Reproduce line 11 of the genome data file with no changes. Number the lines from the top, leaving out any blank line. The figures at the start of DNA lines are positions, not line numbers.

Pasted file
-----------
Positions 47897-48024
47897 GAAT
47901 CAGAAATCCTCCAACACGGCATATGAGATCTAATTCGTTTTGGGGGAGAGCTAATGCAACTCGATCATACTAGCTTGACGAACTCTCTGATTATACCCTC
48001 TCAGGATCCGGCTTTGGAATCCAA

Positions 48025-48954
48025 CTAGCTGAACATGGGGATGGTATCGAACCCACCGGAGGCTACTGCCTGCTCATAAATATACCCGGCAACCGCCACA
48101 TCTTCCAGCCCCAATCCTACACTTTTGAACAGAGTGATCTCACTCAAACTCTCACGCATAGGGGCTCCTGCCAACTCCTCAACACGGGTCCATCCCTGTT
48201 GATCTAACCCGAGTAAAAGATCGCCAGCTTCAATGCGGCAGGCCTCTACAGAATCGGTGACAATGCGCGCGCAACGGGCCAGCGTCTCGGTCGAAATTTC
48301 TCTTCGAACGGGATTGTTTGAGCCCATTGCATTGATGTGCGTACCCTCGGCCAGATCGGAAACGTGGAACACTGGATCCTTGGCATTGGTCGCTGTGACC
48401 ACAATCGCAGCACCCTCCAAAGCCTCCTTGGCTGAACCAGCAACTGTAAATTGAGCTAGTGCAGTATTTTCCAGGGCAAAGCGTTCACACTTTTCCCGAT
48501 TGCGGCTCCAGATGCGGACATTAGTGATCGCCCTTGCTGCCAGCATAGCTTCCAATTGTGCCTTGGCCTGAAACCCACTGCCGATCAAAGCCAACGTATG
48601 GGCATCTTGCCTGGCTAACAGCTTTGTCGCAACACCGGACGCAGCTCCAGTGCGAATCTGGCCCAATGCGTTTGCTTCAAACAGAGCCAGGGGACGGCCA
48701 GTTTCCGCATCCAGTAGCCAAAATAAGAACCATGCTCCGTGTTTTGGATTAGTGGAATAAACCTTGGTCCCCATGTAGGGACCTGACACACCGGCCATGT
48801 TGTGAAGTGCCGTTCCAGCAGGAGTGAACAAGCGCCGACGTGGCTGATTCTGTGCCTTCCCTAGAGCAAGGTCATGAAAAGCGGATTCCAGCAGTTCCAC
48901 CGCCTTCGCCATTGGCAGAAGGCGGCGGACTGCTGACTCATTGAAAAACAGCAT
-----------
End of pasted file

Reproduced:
48501 TGCGGCTCCAGATGCGGACATTAGTGATCGCCCTTGCTGCCAGCATAGCTTCCAATTGTGCCTTGGCCTGAAACCCACTGCCGATCAAAGCCAACGTATG